ALBUM REVIEW: Times of Grace – Songs of Loss and Separation

Nearly fifteen years ago, current Killswitch Engage members Jesse Leach and Adam Dutkiewicz teamed up to birth the collaborative project Times of Grace. This dynamic duo pushed their creative boundaries by conjuring a fresh take on the heavy-yet-melodic sound. They delivered their debut album, The Hymn of a Broken Man (Roadrunner Records) in 2011. The gloom and aggression let loose on that record was ignited by the brutally honest songwriting. The themes of struggle, heartbreak, and hope were potently delivered with a real and plaintive spirit. These two brought forth a discovery of powerful melancholy and now ten years later, they are offering a sequel to that revelation. Their second full-length Songs of Loss and Separation (Wicked Good Records) is carrying on the melodic mournfulness, yet wonderfully wholesome sound that is Times of Grace.

The opening track, ‘The Burden of Belief’ is a soulful number setting a wistful tone that hovers above and warms the rest of the record. The calm, yet poignant vocal and guitar work of Dutkiewicz welcomes the listener into what feels like a very intimate jam session. You can sense the care Dutkiewicz has for his brainchild. ‘Mend You’ and ‘Cold’ are two Modern Rock tracks with up front and catchy vocal patterns. The chug and depth in the guitar pairs perfectly with the persuasive vocal melodies. These pieces are an intensive examination of the heart, and they talk about all the emotional strain it goes through in this life. Each one of these songs are steeped in sadness and introspection. ‘Rescue’ is a strong track that swallows the soul in hope and preciousness. The snarl and edge in Leach’s voice suggests a real frustration. The pensive and ardent questions presented in the lyrics make clean cuts by both men’s vocal deliveries.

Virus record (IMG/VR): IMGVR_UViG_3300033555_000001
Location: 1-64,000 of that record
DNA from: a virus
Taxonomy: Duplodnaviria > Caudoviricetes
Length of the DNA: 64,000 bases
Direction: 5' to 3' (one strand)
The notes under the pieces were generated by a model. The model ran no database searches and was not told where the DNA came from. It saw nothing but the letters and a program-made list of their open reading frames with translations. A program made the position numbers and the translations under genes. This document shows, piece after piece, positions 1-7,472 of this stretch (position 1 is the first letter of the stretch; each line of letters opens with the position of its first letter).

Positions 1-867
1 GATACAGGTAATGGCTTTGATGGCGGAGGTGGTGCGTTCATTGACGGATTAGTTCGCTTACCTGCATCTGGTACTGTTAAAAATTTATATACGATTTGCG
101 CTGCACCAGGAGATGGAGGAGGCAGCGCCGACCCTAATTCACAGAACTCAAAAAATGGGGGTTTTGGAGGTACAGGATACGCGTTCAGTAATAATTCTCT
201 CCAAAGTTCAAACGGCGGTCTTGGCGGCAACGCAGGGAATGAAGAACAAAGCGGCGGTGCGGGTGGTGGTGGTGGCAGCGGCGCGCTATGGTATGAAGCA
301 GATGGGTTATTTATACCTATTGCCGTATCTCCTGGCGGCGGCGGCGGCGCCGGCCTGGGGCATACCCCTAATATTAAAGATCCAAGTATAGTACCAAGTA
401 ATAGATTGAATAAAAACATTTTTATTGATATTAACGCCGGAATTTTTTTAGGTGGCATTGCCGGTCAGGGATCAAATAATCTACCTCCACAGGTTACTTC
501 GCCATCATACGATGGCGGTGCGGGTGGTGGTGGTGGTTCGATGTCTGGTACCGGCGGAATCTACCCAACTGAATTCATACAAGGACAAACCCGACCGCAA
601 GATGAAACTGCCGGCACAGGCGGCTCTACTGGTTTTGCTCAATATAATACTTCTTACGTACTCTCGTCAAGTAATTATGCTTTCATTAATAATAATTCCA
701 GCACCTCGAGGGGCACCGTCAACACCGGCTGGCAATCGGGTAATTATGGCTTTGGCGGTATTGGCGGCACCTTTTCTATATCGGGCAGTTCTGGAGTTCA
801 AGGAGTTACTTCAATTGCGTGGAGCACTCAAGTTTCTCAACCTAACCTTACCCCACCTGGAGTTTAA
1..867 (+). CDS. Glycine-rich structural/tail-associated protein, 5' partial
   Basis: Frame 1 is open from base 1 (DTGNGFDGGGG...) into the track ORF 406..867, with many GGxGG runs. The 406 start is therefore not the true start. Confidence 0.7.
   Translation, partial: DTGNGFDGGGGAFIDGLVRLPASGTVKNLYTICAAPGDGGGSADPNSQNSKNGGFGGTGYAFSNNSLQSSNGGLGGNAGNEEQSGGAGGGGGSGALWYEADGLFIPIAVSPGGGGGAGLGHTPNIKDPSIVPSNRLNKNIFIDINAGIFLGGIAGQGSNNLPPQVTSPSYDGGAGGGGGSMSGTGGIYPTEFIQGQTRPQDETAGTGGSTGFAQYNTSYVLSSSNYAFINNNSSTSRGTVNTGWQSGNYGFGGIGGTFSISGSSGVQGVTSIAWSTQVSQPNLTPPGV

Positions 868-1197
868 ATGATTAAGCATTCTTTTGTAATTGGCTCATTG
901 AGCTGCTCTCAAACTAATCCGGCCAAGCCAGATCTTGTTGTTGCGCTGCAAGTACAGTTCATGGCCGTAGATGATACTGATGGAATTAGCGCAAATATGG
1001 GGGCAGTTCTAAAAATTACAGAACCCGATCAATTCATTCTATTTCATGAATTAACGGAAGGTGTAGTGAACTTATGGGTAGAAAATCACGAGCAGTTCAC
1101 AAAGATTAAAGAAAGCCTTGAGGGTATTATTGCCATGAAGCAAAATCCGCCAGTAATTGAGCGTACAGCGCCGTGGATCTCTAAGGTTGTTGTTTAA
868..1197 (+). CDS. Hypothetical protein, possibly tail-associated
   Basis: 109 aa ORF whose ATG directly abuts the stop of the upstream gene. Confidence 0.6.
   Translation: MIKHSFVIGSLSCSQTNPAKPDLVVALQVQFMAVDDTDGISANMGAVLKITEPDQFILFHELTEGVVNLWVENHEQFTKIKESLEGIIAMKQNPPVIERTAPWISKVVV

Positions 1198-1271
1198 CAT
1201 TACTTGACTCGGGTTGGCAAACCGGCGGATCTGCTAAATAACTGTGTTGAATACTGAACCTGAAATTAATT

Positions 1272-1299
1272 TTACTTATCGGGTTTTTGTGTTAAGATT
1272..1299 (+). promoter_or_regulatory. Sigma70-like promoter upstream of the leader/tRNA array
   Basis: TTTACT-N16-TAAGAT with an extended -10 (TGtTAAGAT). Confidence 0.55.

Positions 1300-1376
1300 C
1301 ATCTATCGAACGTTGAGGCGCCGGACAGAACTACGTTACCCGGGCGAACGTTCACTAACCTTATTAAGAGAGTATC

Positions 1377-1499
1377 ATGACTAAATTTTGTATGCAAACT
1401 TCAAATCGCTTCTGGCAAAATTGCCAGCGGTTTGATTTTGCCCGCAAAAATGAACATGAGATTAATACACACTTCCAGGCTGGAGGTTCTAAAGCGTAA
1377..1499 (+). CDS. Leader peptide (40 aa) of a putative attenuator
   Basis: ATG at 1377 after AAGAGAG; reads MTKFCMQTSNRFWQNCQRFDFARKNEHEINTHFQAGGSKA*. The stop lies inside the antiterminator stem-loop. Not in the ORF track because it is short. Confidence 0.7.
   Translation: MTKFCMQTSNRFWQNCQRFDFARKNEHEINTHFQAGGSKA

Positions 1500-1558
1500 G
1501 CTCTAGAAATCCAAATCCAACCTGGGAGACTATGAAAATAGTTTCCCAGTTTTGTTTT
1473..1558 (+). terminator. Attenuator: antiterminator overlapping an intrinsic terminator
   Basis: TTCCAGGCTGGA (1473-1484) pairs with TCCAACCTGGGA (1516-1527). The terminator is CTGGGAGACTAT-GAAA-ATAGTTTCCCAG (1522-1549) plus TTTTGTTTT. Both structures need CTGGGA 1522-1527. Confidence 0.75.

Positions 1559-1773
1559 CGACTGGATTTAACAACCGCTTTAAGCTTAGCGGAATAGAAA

The catchy choruses and atmospheric exploration presented in these tracks and a few others like ‘Far from Heavenless’, ‘Bleed Me’, and ‘Forever’ makes each one memorable. They provide thoughtful soundscapes that guide the listener to necessary reflection. There is an ambient moodiness that is determinedly set which sways from the mellow and somber to the bleak and aggressive. The movement is nodded to newcomer drummer, Dan Gluszak, who sparks delight with his intuitive playing. The second half of the album has some standouts like ‘Medusa’. This Sludge-like number slowly slithers along with a spite that seethes with heaviness. It is a storm of intensity that thunders with thought and meaning. ‘Currents’ has a 90’s feel with a bit of a Grunge or Alternative vibe that gives it a real earnestness. The guitar playing provides an emotional narrative that hooks you into the heartfelt dialogue. The inner struggle and grief posed is loomed over with a beautiful expression of faith and light. The provocative candor that this band invokes is emulated through their powerfully dark and melodic musicianship. The raw and severely sensitive personal elements that were so elegantly projected on the first record has been carried over to this full-length and the vibrato of solemnity is taken to a new level.

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8 / 10